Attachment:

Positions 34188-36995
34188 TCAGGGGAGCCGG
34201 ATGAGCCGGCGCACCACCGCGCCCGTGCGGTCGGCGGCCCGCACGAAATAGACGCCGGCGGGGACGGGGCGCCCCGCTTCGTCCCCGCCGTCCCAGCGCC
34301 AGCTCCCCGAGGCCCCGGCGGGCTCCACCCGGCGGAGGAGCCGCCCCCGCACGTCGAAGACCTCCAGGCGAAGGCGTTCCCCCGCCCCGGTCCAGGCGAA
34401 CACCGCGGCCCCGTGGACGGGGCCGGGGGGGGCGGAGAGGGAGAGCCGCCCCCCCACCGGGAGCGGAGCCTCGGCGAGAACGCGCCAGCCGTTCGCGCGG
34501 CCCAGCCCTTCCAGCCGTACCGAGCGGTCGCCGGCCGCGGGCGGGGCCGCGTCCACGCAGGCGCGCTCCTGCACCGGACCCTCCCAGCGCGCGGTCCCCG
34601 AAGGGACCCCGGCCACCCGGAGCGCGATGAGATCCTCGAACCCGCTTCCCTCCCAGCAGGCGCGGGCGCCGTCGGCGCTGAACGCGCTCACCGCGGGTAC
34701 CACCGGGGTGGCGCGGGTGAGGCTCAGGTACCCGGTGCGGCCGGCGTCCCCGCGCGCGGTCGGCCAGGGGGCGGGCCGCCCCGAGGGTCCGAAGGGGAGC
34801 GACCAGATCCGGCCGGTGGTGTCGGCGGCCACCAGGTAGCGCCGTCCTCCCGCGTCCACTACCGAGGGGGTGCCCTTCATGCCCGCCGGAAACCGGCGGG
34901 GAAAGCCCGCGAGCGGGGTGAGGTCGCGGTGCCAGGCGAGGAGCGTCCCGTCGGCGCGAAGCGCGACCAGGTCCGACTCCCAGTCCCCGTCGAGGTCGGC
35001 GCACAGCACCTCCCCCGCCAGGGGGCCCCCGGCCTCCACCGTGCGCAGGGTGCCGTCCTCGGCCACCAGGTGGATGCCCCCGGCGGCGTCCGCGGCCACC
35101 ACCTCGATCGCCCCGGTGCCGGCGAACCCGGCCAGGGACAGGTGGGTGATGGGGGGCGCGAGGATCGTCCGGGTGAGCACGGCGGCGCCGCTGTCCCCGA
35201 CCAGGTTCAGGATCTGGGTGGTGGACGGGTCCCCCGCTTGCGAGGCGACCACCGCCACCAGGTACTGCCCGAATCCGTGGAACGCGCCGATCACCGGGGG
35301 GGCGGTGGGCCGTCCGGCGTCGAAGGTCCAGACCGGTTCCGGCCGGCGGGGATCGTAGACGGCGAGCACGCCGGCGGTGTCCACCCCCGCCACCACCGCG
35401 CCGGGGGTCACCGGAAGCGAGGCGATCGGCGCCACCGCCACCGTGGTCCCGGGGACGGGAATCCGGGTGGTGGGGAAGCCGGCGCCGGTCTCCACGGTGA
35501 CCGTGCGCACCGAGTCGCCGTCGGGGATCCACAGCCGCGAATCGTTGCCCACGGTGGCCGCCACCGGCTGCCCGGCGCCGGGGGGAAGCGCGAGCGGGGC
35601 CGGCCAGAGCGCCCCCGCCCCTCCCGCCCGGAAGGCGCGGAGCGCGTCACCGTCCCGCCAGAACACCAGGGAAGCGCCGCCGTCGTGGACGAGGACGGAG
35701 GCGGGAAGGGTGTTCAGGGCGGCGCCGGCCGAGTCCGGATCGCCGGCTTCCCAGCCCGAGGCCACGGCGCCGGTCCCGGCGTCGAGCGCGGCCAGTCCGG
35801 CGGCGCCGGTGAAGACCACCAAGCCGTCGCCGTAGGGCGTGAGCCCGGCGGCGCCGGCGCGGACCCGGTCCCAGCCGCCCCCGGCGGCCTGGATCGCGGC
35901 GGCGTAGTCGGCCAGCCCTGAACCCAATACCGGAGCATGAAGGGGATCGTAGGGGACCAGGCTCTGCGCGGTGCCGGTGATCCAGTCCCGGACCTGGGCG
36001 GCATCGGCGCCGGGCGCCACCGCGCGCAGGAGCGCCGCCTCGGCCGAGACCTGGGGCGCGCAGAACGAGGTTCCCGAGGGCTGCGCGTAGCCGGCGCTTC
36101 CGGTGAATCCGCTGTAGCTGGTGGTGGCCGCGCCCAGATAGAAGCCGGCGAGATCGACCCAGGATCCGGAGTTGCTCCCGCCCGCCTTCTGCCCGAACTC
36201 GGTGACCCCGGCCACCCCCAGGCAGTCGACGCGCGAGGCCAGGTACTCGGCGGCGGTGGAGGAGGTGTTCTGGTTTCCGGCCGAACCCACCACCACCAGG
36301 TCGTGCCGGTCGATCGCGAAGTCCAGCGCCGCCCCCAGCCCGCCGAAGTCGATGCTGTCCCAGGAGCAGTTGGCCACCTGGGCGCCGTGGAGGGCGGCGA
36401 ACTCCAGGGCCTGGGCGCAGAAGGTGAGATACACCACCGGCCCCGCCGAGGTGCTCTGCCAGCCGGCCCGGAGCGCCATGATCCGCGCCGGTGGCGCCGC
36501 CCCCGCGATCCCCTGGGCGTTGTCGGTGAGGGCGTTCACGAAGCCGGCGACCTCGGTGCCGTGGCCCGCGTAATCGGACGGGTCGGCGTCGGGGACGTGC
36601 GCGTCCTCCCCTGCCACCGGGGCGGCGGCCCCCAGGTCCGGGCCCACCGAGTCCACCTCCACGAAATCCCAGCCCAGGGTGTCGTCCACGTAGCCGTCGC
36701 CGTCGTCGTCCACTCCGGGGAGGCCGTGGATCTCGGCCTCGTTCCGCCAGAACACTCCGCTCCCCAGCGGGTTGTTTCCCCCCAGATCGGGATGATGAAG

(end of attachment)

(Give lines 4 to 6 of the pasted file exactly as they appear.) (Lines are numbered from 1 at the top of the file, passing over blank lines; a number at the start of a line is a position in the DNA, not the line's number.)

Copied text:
34301 AGCTCCCCGAGGCCCCGGCGGGCTCCACCCGGCGGAGGAGCCGCCCCCGCACGTCGAAGACCTCCAGGCGAAGGCGTTCCCCCGCCCCGGTCCAGGCGAA
34401 CACCGCGGCCCCGTGGACGGGGCCGGGGGGGGCGGAGAGGGAGAGCCGCCCCCCCACCGGGAGCGGAGCCTCGGCGAGAACGCGCCAGCCGTTCGCGCGG
34501 CCCAGCCCTTCCAGCCGTACCGAGCGGTCGCCGGCCGCGGGCGGGGCCGCGTCCACGCAGGCGCGCTCCTGCACCGGACCCTCCCAGCGCGCGGTCCCCG